I was first turned on to the Austins in the early 2000s by my old buddy "Bubba" whom I have referenced in several previous Front Pages. Bubba had been using the AllStar 10/11wt. in the Florida Keys for some time to wreak havoc on the local population of Silver Kings. In the late 90s, Bubba won the coveted Don Hawley Tarpon invitational with an Austin in hand, At one point he also held an IGFA Bonefish Record taken just outside of Isamorade on an Austin 9wt. Bubba's guide in the Florida Keys for almost two decades was the legendary guide and host of the popular TV show The Seahunter, Rob Fordyce. During a conversation over lunch on the deck of his skiff, Rob once told me that the AllStar 10/11wt. was everything the SAGE RPLXi should be, and the those in the know referred to it in the Keys as the "dirty little secret". Since AllStar didnt have the reputation of being a high profile fly rod manufacturer and the Austin series certainly didnt have the same level of brand recognition as the other big names in the industry, the nickname was probably apropriate as well as accurate.

  I had the privilege of becoming an AllStar distributor in 2002, initially with a focused intent on gaining some market share in the custom rod end of the business. My plan was a sort of "re-introduction" of the Austin series to the custom rod building community with shaprer, more industry specific marketing. It worked....the blanks were a big hit, and became a well respected, in demand platform for a high-performance custom fly rod to be built on. In an unfortunate turn of events, in 2005 AllStar was purchased by Shakespeare, and this eventually led to the Houston Texas manufacturing plant closing it's doors permanently in the summer of 2007. I tried desperately on a couple of occasions to purchase the mandrels, patterns and MAP sheets in hopes of reproducing these tapers myself, but unfortunately Shakespeare wasnt interested in selling. And, as could be predicted, once the change in ownership was complete, they chose not to keep the Austins in the lineup, and they eventually got lost in the corporate shuffle and quickly disappeared into the ether.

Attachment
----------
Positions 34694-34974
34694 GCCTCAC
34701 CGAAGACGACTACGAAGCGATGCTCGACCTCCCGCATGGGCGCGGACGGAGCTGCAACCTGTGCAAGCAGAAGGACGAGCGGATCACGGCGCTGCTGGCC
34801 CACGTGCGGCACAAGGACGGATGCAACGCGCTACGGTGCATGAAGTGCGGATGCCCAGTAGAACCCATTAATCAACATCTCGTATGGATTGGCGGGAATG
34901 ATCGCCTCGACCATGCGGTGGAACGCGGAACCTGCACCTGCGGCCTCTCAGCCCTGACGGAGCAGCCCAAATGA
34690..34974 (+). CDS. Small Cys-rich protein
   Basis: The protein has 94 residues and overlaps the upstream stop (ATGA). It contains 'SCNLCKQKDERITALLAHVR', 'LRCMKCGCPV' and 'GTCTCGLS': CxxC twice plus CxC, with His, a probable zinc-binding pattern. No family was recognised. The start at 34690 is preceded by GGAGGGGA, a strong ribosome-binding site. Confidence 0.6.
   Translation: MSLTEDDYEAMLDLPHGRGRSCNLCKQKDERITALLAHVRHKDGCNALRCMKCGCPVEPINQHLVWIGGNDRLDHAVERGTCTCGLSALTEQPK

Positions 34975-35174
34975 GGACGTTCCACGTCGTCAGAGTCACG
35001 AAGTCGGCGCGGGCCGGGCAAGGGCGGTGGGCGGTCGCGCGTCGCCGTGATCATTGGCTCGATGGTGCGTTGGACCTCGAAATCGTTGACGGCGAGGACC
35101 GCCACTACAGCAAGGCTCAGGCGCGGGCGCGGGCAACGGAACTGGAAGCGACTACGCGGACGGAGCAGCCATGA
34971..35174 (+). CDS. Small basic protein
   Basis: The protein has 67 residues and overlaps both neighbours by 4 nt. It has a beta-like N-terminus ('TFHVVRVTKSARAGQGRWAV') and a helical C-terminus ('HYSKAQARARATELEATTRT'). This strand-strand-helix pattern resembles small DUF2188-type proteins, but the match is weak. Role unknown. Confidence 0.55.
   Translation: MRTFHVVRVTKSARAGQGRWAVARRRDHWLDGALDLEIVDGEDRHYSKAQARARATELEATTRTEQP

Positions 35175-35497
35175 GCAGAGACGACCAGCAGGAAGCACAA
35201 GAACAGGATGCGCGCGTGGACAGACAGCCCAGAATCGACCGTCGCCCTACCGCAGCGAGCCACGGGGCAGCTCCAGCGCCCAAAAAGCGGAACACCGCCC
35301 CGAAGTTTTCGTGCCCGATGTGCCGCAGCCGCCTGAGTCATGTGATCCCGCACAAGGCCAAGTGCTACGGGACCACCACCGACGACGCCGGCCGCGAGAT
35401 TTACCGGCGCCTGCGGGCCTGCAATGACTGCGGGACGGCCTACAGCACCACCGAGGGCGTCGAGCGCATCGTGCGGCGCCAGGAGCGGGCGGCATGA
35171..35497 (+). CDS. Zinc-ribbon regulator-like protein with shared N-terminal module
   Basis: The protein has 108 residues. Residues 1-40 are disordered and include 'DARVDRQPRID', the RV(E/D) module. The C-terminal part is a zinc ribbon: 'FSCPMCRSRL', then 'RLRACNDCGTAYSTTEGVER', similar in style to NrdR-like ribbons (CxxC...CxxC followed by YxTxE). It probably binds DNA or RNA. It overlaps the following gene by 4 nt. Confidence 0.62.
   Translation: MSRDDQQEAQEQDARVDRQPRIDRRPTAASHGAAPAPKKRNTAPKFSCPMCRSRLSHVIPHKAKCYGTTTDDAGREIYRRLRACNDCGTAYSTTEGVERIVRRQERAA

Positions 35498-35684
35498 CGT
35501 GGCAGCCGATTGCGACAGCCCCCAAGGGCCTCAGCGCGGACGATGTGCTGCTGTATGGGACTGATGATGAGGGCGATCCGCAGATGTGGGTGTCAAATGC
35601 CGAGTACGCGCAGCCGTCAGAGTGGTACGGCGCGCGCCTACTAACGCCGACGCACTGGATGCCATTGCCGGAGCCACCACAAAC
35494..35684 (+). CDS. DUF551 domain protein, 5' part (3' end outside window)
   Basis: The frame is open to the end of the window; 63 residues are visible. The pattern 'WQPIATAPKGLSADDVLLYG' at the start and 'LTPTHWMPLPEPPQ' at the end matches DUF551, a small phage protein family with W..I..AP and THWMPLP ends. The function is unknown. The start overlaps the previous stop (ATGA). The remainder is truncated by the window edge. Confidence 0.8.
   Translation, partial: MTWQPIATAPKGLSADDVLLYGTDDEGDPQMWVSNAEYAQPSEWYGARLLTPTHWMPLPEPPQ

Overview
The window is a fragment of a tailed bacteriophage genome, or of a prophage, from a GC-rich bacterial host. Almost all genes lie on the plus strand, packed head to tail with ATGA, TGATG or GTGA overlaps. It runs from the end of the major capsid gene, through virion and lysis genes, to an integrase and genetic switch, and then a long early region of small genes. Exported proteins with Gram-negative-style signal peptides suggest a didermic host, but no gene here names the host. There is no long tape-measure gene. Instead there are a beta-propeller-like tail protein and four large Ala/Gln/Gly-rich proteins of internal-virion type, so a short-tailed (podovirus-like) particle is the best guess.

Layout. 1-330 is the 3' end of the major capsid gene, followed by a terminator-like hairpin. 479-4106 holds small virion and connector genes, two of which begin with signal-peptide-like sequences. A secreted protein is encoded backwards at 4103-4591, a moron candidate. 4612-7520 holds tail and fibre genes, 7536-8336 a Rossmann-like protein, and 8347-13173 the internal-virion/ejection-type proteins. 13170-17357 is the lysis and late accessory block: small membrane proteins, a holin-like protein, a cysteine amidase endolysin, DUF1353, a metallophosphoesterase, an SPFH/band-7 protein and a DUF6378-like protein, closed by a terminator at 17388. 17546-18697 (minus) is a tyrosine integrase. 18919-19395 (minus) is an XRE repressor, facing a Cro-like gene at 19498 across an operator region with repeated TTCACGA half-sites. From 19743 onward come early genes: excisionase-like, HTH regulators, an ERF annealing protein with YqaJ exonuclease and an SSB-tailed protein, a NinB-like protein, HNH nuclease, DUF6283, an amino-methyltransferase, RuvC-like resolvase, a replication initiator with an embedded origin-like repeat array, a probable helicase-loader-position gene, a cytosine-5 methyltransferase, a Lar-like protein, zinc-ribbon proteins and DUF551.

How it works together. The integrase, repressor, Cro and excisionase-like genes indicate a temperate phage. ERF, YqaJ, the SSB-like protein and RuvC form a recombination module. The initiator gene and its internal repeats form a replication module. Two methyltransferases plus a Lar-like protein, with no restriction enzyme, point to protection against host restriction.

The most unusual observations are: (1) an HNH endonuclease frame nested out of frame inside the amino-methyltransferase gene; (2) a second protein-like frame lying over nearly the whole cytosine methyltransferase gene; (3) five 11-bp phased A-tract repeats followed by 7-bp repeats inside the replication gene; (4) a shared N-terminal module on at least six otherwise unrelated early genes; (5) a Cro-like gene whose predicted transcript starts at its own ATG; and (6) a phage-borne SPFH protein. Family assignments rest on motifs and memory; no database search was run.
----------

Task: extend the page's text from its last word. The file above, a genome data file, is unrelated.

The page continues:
During my tenure as an Allstar distributor, I had amassed a complete collection of Austins that ranged from 7'9" 3wt. all the way up to the 9' 12wt. I kept them in my inventory, unknown to all my rodbuilding friends, like a diagnosable hoarder for almost a decade, The intent was to someday build them out in a custom matched set. However, in a moment of weakness during my time away from fishing, I was offered a tidy (read significant) sum of money for the entire collection by someone who knew what I had.....and yes I succumbed to the temptation. It remains one of the great regrets of my life in the last 10 years.

  Many will say "those were old designs and materials" or "there are much more efficient tapers made nowadays", and yes, that may be true. But, there was something very special about those tapers that went beyond the physical properties of the carbon fiber and flag pattern. Something that I have yet to find in most of the more modern sophisticated designs.....that would be SOUL. 

Hope you all have a great week,

Andy